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Roosevelt married twice in his life. His first wife, Alice, died shortly after giving birth to his first child (a girl, also named Alice for her mother). She died the same day, and in the same house, as his mother on Valentine's Day 1884. Entrusting his new daughter to his sister Bamie, Roosevelt set out West on a hunting expedition that turned into an attempt to make a new life on the frontier. For over a year, Roosevelt tried his hand at cattle ranching, a growing industry in the late 19th century. While the ranch never really turned a profit, Roosevelt fell in love with the lonely prairie lifestyle and developed lasting impressions upon the people in that part of the United States that would pay off well for him when he sought election for the office of President. His health also dramatically improved on this trip. Throughout his life, Roosevelt would return to the frontier when things became stressful for him back east. He married his second wife, Edith, shortly after his return and had five more children with her.

Upon his return, Roosevelt gained influence within the Republican Party, which enabled him to take a series of more and more prestigious offices from Civil Service Commissioner to Assistant Secretary of the Navy. When the Spanish American War broke out, Roosevelt immediately resigned his position to participate in the war, fighting TR_San_Juan_Hill_1898.jpegagainst Spanish forces in Cuba to liberate the country from imperialism. He was a popular war hero upon his return and continued to rise in the ranks of both state and federal government until his eventual nomination as Vice President on the same ticket as William McKinley. McKinley's assassination propelled Roosevelt into the presidency where he remained a very popular national figure. During his presidency he negotiated the end to the Russo-Japanese War (for which he won the Nobel Peace Prize) and oversaw the beginning of the construction of the Panama Canal. An ardent conservationist and naturalist, Roosevelt also sought to expand federal protections of wildlife and doubled the size of the country's national parks, preserving them for future generations. President Roosevelt also took a firm stand against monopolies and trusts and urged both unions and corporations to work together and compromise to give all Americans a "square deal."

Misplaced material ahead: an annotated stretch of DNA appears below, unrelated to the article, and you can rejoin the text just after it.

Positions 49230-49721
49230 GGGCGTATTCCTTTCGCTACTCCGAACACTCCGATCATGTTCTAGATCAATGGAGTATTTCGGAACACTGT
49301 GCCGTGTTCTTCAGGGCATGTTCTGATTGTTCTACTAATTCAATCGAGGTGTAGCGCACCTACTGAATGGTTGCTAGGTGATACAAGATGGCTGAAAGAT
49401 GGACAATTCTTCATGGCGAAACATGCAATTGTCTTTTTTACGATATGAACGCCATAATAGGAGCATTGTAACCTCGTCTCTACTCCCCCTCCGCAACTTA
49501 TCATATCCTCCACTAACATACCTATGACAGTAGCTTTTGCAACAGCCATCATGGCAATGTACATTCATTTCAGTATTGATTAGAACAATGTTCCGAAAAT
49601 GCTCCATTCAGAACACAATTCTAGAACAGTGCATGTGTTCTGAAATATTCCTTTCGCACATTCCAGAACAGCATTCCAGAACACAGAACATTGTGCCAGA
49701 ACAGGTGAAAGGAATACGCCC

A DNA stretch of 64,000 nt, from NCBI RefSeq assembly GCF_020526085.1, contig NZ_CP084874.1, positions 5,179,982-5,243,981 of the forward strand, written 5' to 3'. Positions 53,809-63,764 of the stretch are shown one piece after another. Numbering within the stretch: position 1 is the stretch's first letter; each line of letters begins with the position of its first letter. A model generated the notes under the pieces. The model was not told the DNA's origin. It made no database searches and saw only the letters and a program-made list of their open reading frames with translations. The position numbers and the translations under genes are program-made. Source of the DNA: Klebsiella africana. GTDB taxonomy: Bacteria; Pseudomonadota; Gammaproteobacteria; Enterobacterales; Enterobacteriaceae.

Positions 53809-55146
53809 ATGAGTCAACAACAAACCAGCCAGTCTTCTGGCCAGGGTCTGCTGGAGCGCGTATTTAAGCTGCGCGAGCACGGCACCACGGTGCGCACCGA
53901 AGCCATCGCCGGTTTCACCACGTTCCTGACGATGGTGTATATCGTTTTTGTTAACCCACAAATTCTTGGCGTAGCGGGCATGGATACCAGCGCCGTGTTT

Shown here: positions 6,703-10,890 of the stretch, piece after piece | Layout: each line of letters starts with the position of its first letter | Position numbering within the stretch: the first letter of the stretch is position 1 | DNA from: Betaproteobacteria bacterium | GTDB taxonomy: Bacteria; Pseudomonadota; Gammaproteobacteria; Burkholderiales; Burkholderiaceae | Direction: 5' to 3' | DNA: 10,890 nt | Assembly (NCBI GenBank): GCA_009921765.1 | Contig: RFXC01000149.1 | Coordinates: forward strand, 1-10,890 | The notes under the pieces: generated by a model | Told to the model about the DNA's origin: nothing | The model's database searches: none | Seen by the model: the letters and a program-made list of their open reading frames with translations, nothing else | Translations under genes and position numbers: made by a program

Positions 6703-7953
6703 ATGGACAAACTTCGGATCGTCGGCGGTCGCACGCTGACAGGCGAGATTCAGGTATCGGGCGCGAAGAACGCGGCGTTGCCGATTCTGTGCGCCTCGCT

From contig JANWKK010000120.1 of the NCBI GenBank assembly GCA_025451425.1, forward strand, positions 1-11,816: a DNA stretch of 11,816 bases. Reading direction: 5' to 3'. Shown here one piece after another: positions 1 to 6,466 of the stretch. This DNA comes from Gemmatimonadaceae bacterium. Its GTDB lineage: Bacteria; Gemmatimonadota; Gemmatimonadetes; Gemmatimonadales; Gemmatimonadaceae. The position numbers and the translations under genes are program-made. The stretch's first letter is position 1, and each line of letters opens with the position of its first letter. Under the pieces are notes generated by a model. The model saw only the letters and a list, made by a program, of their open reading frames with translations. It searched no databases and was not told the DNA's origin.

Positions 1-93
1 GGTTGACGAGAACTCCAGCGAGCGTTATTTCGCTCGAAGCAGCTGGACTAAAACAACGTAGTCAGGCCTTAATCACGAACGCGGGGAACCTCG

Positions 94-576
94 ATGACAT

Roosevelt won a second term to the US presidency in his own right, but, in spite of his popularity, did not seek a third term immediately after. He campaigned for his friend William Howard Taft, who eventually won the presidency after Roosevelt, then departed on a tour of Europe with speaking engagements and hunting trips abroad as diversions. Unhappy in retirement and in disagreement with Taft's leadership, Roosevelt launched a third party, the Bull Moose Party, and sought the presidency again in 1912, but lost to Democrat Woodrow Wilson. He retired permanently from politics and left for an expedition of the Amazon where he contracted numerous debilitating diseases that eventually led to his death in 1919 at the age of 60.


Personality Traits


"Far and away the best prize that life has to offer is the chance to work hard at work worth doing."